The pulses trading industry is concerned whether the government’s stock holding ban on pulses, which was set in July to curb food price rise, would be extended. The stock holding limit order was in effect until October 31.
The government imposed a stock limit on pulses and cooking oils as part of a package of policies aimed at reducing food price inflation.
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The central government’s primary price control policy initiatives, such as the ban on chana trading on the National Commodity & Derivatives Exchange Limited (NCDEX), the opening of imports, and the implementation of stock limits, have an impact on pulse prices. Tur, chana, urad, and Masur have stock limits until October 31.
‘With the exception of lentils, all other pulses are trading at or below Minimum Support Price (MSP),’ said Vivek Agarwal, director of JLV Agro.
During the festival season, the price control measures had an impact on overall demand and price movement. Demand for chana dal, which is used to make a range of Diwali sweets and savories, was strong in the processing business, but demand for tur dal was slow.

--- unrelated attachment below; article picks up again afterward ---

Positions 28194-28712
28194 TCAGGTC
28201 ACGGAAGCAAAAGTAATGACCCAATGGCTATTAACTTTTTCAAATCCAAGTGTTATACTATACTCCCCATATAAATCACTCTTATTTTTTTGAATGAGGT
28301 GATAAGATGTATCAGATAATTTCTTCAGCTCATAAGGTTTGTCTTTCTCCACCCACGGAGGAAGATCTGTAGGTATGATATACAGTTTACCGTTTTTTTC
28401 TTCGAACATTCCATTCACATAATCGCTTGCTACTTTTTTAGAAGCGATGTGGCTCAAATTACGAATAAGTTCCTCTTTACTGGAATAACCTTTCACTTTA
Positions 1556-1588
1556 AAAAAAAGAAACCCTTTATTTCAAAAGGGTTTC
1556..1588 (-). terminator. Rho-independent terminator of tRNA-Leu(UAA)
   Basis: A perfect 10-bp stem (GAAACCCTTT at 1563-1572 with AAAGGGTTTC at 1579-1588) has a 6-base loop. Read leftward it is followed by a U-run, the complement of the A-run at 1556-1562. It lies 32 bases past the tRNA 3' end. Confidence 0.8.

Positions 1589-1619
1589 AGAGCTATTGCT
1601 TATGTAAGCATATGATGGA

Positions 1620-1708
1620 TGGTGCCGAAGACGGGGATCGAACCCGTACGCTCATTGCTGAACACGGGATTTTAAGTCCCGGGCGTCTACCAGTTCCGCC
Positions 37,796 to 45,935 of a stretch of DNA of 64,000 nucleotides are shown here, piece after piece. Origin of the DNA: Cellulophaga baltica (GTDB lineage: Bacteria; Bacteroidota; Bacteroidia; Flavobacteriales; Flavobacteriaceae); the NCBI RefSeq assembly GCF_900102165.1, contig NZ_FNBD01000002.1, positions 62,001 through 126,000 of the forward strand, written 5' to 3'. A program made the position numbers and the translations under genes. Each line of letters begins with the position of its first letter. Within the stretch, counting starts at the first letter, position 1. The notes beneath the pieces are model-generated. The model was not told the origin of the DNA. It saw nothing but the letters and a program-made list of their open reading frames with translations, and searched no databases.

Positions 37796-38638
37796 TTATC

‘Festival demand barely lasted about a fortnight, and volumes were significantly lower. Everyone, including retail customers, is buying on a whim,’ said Nitin Kalantry, a pulses processor from Maharashtra’s Latur.’Trade participants are dissatisfied and unwilling to trade.’
With the upcoming Assembly election in Uttar Pradesh, trade participants believe the government would maintain pricing controls. The central food secretary asked the Uttar Pradesh government on November 2 to ‘review and revise the state government’s directive so that the supply chain is not disrupted and no oil shortage is created.’
‘The food ministry has been receiving concerns from various stakeholders over the state governments’ stock limits, which appear to be insufficient,’ said Sudhanshu Pandey, secretary (food), in a letter to Uttar Pradesh’s chief secretary.
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Pulses’ prices are predicted to stay under pressure as the market’s supply remains stable. ‘The supply side is good, Agarwal said, which may keep prices stable at current levels for the next few months.’